SABO Project took a standard loft in Brooklyn and upped both the visual intrigue and the living space by thinking outside, inside and all around the box – meaning storage boxes where designed to create a creative wall of wonder that bumps out and recesses inward while at the same time morphing into a conjoined stairwell that leads up to a new play area for the homeowners two children.
Originally presented a brief that only included a bathroom renovation, the unique and creative approach to small space living by SABO Project was soon realized and the homeowners expanded the project to include the complete loft.
SABO Project gutted the complete interior of the space so they could begin with a “blank canvas”, hindered by non of the previous 1980s renovations that where done to convert an original die-casting factory into apartments – including the loft – and it was from this blank canvas that the idea of a “mezzanine” for the children accessed by stairs incorporated into a wall of storage emerged.
Aside from the play loft and built-in storage, SABO Project was also able to expand the functionality of the space by creating an extra walk-in closet under the mezzanine and increasing the size of the original bathroom by 30%.
In addition to creating additional living space, SABO Project was also able to expand the volume of the loft. This was a surprise realization that came about when the original ceilings where removed and almost a meter of hidden height was exposed.
The space above the original ceilings was serving no purpose and was easily incorporated into the new improved Doehler Loft giving each room a new height of 3.6 meters. With the addition of the extra height, some of the new walls have been fitted with clerestory glazings to allow light to easily transfer from one space to another.
The original voluminous concrete columns and concrete ceiling that had been hidden behind drywall where now exposed and celebrated. The size of the columns is due to their need to support heavy casting machinery and tonnes of miscellaneous metal ingots. They are part of the building’s story and heritage making them a special feature indeed.
The columns also reveal 100 year old wood formwork and construction methods within their patina and this historical artifact aesthetic creates a connection between the past and the present for all to appreciate.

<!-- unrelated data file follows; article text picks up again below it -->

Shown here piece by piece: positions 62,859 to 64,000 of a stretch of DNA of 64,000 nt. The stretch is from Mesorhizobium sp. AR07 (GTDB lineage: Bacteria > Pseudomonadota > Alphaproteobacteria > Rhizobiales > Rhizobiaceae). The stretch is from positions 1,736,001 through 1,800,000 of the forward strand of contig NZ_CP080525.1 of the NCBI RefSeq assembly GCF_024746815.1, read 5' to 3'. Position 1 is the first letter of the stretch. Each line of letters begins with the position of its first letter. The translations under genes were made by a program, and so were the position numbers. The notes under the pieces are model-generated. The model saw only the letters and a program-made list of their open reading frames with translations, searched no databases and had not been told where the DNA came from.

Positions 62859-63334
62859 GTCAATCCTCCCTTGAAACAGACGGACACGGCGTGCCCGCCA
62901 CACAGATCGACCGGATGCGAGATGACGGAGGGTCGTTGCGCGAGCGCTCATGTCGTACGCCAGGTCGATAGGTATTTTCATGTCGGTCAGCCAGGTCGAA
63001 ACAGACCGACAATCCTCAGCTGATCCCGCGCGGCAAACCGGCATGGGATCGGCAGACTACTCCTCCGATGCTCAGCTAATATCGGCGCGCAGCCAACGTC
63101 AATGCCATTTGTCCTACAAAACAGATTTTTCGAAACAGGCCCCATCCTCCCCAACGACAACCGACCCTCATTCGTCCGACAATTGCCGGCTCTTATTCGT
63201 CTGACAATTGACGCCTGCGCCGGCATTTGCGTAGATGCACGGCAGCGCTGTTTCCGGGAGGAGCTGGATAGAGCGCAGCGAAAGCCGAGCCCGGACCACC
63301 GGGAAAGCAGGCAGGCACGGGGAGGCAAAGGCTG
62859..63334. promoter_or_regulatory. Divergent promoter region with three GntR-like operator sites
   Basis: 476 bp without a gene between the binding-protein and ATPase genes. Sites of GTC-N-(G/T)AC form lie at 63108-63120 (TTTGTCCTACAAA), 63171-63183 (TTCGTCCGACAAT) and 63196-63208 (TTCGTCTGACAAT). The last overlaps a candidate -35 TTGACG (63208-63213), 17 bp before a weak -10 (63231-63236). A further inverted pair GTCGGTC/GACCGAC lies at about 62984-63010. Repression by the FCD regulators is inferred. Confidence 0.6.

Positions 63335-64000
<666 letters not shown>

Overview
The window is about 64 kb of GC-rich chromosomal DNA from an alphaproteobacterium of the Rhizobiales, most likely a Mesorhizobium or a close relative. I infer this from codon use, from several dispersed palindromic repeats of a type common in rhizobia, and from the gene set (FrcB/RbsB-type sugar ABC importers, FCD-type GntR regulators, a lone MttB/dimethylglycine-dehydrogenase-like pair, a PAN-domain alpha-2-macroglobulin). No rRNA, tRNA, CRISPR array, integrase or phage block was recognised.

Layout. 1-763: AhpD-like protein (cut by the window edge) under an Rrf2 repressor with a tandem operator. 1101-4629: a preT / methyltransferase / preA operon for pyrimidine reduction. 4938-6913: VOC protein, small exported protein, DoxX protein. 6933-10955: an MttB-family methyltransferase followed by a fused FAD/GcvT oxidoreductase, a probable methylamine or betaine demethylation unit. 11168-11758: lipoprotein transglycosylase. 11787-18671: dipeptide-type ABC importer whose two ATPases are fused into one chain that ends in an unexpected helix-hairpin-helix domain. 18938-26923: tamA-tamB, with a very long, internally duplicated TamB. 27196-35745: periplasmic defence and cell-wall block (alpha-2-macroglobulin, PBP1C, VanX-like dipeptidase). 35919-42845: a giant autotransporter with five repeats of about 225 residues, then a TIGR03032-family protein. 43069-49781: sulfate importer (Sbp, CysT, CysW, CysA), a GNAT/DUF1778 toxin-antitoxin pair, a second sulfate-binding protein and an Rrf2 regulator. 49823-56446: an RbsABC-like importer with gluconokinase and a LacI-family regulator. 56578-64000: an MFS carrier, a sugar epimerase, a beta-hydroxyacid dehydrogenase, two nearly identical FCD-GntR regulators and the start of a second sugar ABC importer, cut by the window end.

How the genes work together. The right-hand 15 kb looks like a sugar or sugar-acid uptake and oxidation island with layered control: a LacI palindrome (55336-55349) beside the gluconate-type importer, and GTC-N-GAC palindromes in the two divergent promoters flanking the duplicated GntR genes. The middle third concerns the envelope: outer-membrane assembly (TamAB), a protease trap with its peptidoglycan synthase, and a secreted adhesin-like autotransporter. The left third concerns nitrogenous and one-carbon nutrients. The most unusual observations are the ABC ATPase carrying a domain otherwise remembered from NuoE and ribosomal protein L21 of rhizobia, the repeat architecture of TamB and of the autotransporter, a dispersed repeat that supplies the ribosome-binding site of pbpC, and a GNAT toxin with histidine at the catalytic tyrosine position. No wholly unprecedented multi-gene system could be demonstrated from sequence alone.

Juxtaposed against the historical features of the new loft design are the white oak wood boxes designed in a vignette of casual sizes that feature both open and closed storage unites both in the kitchen and the living room.
The living room storage section contains a workstation as well as the half-tread stairs that lead to the children’s mezzanine.
While the main focus of the mezzanine was to create a singular zone for the two children to play, it also doubles as a guest bedroom.
The casualness of the storage unit sizes is not casual at all. Each compartment has been carefully sized for specific functions from holding dinnerware to displaying mementos to holding a printer.
Behind the storage wall and beneath the mezzanine a new walk-in closet has been created.
The new closet has wall to wall shelving built from Oriented Strand Board.
The renovated bathroom is 30% bigger and far more interesting due to the unique tile applications and the original die-cast factory column positioned next to the tub.
Although the tiling is unique and specific to its location, the tiles themselves are a standard diamond shape in a variety of standard colors that have been arranged to create a 3D pattern that plays off of the cube effect used in the rest of the loft.
While the tiles and colors may be standard, the pattern was anything but and it required a skilled tile setter to take the initial detailed drawings and transfer them onto the floor and walls, carefully wrapping them around corners without compromising the overall graphic.
With additional storage, additional living space, higher ceilings, contemporary design and historic features, Doehler Loft by SABO Project has gone from a small 124sqm loft with minimal living space to a much larger and far more functional space that spans a century of design elements.
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